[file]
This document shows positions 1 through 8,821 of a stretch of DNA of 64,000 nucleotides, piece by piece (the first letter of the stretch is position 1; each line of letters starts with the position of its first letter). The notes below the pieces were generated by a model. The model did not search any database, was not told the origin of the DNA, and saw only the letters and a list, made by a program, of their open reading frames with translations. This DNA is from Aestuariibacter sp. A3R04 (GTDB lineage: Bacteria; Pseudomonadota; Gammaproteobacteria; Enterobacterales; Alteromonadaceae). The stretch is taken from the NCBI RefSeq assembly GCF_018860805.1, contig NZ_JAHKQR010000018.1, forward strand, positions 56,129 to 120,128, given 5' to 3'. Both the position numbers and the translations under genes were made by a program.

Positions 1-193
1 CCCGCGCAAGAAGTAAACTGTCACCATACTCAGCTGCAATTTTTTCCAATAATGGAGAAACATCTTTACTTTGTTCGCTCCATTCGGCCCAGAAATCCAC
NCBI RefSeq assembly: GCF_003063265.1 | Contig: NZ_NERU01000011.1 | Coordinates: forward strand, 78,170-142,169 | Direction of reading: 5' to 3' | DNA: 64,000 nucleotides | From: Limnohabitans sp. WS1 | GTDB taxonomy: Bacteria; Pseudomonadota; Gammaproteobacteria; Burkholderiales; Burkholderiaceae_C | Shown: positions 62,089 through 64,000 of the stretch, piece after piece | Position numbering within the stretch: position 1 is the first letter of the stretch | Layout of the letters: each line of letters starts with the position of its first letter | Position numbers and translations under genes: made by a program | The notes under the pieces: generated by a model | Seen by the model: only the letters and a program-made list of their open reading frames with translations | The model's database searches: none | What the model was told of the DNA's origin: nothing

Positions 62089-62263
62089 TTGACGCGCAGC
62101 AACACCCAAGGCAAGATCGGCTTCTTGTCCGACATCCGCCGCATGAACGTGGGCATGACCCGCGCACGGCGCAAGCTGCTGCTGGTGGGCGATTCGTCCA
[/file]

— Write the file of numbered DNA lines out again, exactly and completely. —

This document shows positions 1 through 8,821 of a stretch of DNA of 64,000 nucleotides, piece by piece (the first letter of the stretch is position 1; each line of letters starts with the position of its first letter). The notes below the pieces were generated by a model. The model did not search any database, was not told the origin of the DNA, and saw only the letters and a list, made by a program, of their open reading frames with translations. This DNA is from Aestuariibacter sp. A3R04 (GTDB lineage: Bacteria; Pseudomonadota; Gammaproteobacteria; Enterobacterales; Alteromonadaceae). The stretch is taken from the NCBI RefSeq assembly GCF_018860805.1, contig NZ_JAHKQR010000018.1, forward strand, positions 56,129 to 120,128, given 5' to 3'. Both the position numbers and the translations under genes were made by a program.

Positions 1-193
1 CCCGCGCAAGAAGTAAACTGTCACCATACTCAGCTGCAATTTTTTCCAATAATGGAGAAACATCTTTACTTTGTTCGCTCCATTCGGCCCAGAAATCCAC
NCBI RefSeq assembly: GCF_003063265.1 | Contig: NZ_NERU01000011.1 | Coordinates: forward strand, 78,170-142,169 | Direction of reading: 5' to 3' | DNA: 64,000 nucleotides | From: Limnohabitans sp. WS1 | GTDB taxonomy: Bacteria; Pseudomonadota; Gammaproteobacteria; Burkholderiales; Burkholderiaceae_C | Shown: positions 62,089 through 64,000 of the stretch, piece after piece | Position numbering within the stretch: position 1 is the first letter of the stretch | Layout of the letters: each line of letters starts with the position of its first letter | Position numbers and translations under genes: made by a program | The notes under the pieces: generated by a model | Seen by the model: only the letters and a program-made list of their open reading frames with translations | The model's database searches: none | What the model was told of the DNA's origin: nothing

Positions 62089-62263
62089 TTGACGCGCAGC
62101 AACACCCAAGGCAAGATCGGCTTCTTGTCCGACATCCGCCGCATGAACGTGGGCATGACCCGCGCACGGCGCAAGCTGCTGCTGGTGGGCGATTCGTCCA